On International Women’s Day, I find myself reflecting on my professional journey over the past 25 years dedicated to campaigning for girls’ education and women’s rights in Ghana.

I first encountered the stark realities of gender disparities in staffing structures during my first degree in Economics as there were far more men than women at higher levels of decision-making at this academic level. This experience pushed me on to pursue my second degree, Development Studies, where some of my incredible female lecturers sparked what would become a lifelong interest in girls’ education. Upon graduation, I joined the Girls’ Education Unit at the Ghana Education Service, way back in 1999.

My transition to full-time work on women’s rights and gender equality at the Gender Studies and Human Rights Documentation Centre marked a significant turning point in my journey. Working now full time on women’s rights at NGO level focussed my professional trajectory on empowering women to have equal political participation in decision-making structures, and on addressing gender-based violence and intimate partner violence. I then moved on to PLAN International advocating for girls’ rights, then to Action Aid Ghana where I was responsible for campaigning for the provision of gender-responsive public services.

One of the principal objectives of my work on empowering women in Ghana is to campaign for free public services that will reduce the care burden on women. Women on low incomes cannot afford childcare services in this country. The state should take over responsibility to provide childcare centres, engaging service providers and care givers to reduce the burden on young mothers, allowing them to pursue other economic, social, or political activities. Quality childcare facilities and play-based kindergarten education will significantly reduce the care burden on women. If the child is happy going to school every day, the mother is relieved of childcare responsibilities and is free to do other activities. I commend the government for introducing free kindergarten education for all 4- and 5-year-olds in 2008. However, we should not stop there but continue with the provision of childcare centres for under 4 year-olds as women on low income cannot afford childcare.

When mothers are overburdened with care work, daughters are often asked to help. These children are the future workers of the nation, therefore the state should take charge of childcare centres for all children, boys and girls, to lessen the responsibility of families.

Despite these challenges in promoting girls’ education, there has been some progress over the past four or five years. I was a member of the working group established by the Ghana Education Service to address the issue of teenage pregnancy and school dropouts. Now, girls who get pregnant in school can return to their studies after childbirth so they can complete their education. This is a significant milestone in the history of girls’ education in Ghana.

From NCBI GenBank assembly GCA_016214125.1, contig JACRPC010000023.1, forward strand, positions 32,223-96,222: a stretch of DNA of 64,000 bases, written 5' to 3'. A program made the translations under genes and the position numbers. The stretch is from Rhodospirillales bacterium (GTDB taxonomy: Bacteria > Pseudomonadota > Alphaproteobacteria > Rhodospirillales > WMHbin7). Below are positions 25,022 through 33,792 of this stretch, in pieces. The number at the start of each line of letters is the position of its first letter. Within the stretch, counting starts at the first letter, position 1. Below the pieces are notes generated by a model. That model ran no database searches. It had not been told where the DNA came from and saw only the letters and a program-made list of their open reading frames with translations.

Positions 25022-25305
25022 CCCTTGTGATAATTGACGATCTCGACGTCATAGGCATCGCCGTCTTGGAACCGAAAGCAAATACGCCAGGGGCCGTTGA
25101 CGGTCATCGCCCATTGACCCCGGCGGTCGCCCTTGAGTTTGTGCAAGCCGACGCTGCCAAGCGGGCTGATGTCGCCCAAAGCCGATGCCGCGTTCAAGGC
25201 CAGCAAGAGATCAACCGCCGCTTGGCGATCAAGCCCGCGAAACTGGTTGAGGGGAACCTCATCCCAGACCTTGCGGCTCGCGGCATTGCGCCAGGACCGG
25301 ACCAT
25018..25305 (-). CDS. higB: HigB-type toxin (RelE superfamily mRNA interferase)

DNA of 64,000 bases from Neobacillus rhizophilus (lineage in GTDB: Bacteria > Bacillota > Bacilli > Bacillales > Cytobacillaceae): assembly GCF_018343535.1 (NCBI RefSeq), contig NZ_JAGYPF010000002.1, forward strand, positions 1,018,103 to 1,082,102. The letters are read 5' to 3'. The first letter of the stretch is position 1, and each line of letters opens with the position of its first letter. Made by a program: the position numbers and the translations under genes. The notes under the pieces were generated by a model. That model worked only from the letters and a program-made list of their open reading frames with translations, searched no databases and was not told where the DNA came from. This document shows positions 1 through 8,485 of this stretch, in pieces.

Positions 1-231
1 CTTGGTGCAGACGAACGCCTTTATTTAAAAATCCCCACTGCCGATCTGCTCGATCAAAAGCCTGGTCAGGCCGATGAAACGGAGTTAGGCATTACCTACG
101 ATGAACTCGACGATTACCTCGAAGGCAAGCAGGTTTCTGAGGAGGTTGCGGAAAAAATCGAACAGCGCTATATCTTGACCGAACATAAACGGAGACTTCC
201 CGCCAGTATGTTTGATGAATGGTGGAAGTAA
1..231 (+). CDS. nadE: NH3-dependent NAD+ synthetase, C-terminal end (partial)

We still have huge challenges of women in leadership positions, especially when it comes to political appointees. About twelve years ago the Ministry of Gender was working on an Affirmative Action Bill which would guide the state in ensuring some level gender equality in appointments including political party leadership positions. After over ten years, this bill hasn’t been passed and is still in the draft stage. We’re still a long way from gender parity in high level management positions.

My advice for parents is that they should enroll their children, both boys and girls, in kindergarten at four years old. When children go to school at the right age, they leave school at the right age. Research shows that teenage pregnancy in Ghana is higher at Junior High School than Senior High School, meaning when girls get a longer and better education, the risk of pregnancy dramatically decreases.

Investing in early childhood development has been shown to significantly improve children’s learning later in the education system, at junior high school, senior high school and even through to tertiary. Until the Ghana Education Service developed and launched the new play-based in-service teacher training manual, the country was using rote-based teaching methodologies. Children found it difficult to cope with these methods as they didn’t retain their interest. Now, the national scaling of quality early years kindergarten education seeks to promote play-based teaching and learning. As children learn through play, their brain develops faster, and they gain essential cooperation skills, motor skills and a host of other 21st century learning skills.

If we want children to stay in school to lessen the burden of care on mothers, we have to support the implementation of the play-based pedagogy across the whole of Ghana. We’re calling everyone to support the Ghana Education Service’s effort to nationally scale the play-based INSET to all teachers across the whole nation.